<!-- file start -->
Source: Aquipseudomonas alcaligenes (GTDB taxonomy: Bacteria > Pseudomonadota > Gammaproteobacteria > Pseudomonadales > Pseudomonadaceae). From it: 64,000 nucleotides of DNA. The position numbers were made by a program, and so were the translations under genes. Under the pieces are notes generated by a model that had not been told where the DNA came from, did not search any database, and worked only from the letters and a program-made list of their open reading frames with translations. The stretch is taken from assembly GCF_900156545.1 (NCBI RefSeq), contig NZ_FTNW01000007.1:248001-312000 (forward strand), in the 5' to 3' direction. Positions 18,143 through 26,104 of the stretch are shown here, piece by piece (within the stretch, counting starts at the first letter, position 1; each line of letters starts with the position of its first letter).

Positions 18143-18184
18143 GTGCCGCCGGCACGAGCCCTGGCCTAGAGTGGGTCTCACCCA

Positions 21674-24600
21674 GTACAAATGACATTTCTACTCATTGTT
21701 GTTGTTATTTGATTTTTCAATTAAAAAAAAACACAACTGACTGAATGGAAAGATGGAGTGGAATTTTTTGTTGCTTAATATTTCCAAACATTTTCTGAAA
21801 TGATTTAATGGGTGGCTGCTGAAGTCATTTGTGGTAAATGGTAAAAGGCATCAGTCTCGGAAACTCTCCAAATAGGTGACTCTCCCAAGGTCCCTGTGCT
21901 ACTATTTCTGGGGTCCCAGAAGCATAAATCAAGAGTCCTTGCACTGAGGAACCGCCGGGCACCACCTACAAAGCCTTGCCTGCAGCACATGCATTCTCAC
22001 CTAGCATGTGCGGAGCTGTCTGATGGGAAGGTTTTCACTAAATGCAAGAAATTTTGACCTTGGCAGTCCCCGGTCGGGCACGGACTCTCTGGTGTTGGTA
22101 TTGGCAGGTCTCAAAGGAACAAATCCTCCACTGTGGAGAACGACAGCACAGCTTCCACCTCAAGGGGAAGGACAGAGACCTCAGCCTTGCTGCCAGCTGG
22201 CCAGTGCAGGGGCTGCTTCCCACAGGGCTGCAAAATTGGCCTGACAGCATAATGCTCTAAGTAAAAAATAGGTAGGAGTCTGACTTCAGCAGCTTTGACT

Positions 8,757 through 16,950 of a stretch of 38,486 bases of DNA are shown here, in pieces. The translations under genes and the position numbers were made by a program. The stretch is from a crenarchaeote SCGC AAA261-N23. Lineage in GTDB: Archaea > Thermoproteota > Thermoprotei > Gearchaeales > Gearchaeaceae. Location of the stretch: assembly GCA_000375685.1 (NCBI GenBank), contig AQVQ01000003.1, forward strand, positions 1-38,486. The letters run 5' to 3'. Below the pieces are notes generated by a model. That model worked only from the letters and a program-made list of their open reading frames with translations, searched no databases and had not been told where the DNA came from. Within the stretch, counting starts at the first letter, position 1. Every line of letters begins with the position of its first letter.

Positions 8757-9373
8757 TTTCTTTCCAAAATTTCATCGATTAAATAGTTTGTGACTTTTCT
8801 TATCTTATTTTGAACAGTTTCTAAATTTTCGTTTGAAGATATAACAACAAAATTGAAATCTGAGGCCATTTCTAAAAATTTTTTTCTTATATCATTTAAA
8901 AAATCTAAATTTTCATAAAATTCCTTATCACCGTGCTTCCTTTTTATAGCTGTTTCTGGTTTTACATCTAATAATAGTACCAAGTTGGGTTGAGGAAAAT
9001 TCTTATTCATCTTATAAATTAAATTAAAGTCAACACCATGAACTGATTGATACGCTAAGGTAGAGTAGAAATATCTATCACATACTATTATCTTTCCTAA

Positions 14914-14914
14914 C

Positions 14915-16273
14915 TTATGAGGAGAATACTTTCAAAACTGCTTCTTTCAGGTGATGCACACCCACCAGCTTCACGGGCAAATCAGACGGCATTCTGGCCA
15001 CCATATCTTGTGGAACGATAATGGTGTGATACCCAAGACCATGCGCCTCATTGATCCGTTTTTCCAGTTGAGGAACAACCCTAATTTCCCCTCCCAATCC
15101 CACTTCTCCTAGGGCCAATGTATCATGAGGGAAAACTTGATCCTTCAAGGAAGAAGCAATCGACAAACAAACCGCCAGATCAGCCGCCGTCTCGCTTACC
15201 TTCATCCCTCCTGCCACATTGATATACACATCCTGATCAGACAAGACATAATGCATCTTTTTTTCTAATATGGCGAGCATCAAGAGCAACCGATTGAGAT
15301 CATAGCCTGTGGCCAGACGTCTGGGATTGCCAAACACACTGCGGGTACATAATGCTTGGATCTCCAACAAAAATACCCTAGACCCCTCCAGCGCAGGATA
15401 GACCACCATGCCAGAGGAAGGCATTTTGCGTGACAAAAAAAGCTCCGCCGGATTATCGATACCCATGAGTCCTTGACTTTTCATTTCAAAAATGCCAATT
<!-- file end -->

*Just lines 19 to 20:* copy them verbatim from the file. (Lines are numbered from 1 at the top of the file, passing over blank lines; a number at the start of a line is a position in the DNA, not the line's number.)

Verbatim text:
14914 C

Positions 14915-16273